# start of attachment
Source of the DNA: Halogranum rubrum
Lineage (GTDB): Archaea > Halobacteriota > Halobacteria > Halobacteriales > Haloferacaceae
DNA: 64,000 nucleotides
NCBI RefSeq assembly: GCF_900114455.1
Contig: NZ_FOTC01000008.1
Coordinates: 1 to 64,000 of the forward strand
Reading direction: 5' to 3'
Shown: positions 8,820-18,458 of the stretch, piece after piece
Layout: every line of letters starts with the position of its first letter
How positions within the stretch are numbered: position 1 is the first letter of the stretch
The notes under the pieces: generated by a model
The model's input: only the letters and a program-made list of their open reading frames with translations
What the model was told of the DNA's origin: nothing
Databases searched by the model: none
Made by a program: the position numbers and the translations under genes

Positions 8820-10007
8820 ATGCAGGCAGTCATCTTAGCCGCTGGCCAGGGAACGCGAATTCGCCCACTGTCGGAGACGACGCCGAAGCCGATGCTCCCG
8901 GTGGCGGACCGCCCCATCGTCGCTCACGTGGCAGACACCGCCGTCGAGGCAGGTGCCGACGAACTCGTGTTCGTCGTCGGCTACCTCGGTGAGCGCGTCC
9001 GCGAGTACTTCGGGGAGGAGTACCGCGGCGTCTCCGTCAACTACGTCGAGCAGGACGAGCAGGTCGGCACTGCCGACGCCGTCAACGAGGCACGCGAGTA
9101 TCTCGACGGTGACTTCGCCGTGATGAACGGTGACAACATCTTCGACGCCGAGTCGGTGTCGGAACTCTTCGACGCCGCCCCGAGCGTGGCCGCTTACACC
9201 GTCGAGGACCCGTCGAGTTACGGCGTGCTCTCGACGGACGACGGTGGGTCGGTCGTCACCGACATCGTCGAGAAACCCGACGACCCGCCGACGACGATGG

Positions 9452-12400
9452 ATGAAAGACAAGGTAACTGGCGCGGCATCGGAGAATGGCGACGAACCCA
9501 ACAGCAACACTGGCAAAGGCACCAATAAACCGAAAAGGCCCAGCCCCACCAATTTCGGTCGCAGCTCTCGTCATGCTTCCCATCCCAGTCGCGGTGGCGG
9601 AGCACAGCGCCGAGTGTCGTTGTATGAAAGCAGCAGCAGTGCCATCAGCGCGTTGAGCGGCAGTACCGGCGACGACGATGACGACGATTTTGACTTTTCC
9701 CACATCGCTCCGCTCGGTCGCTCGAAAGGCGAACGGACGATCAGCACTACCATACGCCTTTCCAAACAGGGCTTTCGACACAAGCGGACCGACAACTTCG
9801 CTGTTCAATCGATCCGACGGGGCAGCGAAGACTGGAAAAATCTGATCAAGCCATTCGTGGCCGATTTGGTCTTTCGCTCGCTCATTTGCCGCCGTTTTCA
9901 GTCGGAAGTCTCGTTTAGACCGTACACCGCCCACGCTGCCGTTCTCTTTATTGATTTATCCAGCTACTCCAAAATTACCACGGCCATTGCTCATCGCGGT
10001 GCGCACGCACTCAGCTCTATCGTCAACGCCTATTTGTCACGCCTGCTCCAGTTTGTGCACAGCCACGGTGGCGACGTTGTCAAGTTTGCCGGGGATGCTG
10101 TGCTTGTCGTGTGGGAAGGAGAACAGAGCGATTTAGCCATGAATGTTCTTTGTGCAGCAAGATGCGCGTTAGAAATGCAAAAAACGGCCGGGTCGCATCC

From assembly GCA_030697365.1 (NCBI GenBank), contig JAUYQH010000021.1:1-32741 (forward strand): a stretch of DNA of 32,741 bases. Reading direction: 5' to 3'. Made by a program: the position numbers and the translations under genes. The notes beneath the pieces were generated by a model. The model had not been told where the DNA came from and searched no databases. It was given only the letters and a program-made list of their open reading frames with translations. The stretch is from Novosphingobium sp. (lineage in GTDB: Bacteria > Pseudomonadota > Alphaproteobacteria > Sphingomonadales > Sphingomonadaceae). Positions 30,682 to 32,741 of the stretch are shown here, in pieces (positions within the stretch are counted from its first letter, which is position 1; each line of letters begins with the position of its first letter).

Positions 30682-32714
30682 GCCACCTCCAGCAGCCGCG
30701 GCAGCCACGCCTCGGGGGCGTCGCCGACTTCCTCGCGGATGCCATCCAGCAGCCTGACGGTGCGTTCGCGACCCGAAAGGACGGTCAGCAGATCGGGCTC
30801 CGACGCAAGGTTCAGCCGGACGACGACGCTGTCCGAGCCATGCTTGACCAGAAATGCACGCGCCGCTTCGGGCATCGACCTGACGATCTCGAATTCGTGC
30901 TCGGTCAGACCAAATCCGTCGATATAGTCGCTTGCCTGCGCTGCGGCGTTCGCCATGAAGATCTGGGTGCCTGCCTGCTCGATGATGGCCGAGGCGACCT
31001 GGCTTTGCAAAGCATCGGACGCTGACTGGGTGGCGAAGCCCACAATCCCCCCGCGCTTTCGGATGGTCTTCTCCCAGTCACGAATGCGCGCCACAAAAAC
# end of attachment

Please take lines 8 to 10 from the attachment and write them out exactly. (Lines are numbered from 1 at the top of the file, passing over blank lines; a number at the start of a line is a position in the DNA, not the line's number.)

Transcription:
Shown: positions 8,820-18,458 of the stretch, piece after piece
Layout: every line of letters starts with the position of its first letter
How positions within the stretch are numbered: position 1 is the first letter of the stretch